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AberMUD, pronounced /ˈæbərmʌd/, was the first popular open source MUD, named after the town in which it was written, Aberystwyth. The first version was written in B by Alan Cox, Richard Acott, Jim Finnis, and Leon Thrane based at University of Wales, Aberystwyth for an old Honeywell mainframe and opened in 1987.[1][2]

Alan Cox had played the University of Essex MUD1 written by Roy Trubshaw and Richard Bartle, and the gameplay was heavily influenced by MUD1.[3]

In late 1988 AberMUD was ported to C by Alan Cox so it could run on UNIX at Southampton University's Maths machines.[4] This version was named AberMUD2.[5]

In early 1989 there were three instances of AberMUD running in the UK, the Southampton one, one at Leeds University and a third at the IBM PC User Group in London, ran by Ian Smith. In January 1989 Michael Lawrie sent a licenced copy of AberMUD3 to Vijay Subramaniam and Bill Wisner, both American Essex MIST players.[6] Bill Wisner subsequently spread AberMUD around the world.[7]

AberMUD3 was renamed to AberMUD II by Rich Salz in February 1989 after he cleaned up the source code and ported it to UNIX.[8]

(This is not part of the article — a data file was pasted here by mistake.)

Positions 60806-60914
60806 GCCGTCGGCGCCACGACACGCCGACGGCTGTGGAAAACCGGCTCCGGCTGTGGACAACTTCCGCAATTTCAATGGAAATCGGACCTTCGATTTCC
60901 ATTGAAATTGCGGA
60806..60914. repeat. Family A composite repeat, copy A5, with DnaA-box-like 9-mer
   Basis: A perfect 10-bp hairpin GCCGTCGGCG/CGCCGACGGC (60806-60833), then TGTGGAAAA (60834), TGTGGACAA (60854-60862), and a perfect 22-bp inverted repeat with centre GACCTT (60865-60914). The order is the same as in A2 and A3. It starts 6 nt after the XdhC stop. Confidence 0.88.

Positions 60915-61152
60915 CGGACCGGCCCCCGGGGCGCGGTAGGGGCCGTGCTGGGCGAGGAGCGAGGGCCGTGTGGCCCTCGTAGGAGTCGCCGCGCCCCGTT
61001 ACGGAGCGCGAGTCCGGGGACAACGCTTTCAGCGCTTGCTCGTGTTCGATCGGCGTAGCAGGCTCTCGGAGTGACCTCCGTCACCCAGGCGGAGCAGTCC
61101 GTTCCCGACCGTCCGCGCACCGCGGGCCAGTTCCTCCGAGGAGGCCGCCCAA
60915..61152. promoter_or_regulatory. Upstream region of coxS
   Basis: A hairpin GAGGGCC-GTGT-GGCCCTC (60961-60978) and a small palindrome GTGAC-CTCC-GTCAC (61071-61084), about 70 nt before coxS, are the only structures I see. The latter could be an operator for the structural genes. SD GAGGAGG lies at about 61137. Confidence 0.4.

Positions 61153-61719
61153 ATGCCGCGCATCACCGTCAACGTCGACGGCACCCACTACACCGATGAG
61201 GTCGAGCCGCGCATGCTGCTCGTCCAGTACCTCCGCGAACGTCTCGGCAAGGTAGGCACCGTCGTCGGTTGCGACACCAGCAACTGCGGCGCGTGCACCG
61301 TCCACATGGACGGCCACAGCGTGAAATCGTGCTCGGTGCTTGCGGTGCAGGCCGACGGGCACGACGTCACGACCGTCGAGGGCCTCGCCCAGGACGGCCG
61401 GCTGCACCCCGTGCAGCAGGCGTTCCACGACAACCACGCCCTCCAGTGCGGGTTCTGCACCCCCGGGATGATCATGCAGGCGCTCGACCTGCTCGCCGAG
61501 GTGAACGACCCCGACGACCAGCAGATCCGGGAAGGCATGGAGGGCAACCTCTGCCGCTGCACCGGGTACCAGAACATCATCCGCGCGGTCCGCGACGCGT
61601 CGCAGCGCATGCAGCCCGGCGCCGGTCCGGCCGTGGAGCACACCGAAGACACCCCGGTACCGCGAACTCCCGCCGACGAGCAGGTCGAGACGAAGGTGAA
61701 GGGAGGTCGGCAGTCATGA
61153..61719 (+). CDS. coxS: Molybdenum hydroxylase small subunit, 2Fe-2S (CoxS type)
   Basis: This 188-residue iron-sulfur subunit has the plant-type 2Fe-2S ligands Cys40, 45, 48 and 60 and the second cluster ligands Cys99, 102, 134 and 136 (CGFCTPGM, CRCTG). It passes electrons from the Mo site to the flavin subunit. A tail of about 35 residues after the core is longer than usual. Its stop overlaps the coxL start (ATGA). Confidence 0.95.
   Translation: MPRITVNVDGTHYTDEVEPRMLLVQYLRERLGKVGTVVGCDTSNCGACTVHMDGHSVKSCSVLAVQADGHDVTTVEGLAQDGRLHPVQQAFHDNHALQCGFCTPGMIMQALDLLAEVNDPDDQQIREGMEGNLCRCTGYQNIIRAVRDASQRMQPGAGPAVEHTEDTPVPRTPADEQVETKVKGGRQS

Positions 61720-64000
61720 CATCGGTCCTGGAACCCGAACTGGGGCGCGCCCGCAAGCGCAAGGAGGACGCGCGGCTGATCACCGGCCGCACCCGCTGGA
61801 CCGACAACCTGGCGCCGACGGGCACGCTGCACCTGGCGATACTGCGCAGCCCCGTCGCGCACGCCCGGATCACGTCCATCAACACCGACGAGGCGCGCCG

In 1991, Alan Cox wrote AberMUD IV (unrelated to AberMUD 4) and then AberMUD V, which was also used, with graphical extensions, in the Elvira game by Horror Soft, a trading name of Adventure Soft. AberMUD V was later released under the GNU GPL.

AberMUD4 was improved by Alf Salte and Gjermund "Nicknack" Sørseth to create Dirt. Their May 1993 final release of Dirt 3.1.2 is used by most of the remaining AberMUD games on the internet.[9]

Notable AberMUDs include Northern Lights and Infinity. About twenty AberMUDs remain in operation, but even as of 2008, they have few players.[10] However, AberMUD's legacy lives on in the three major codebases it inspired: TinyMUD, LPMud and DikuMUD.[11]

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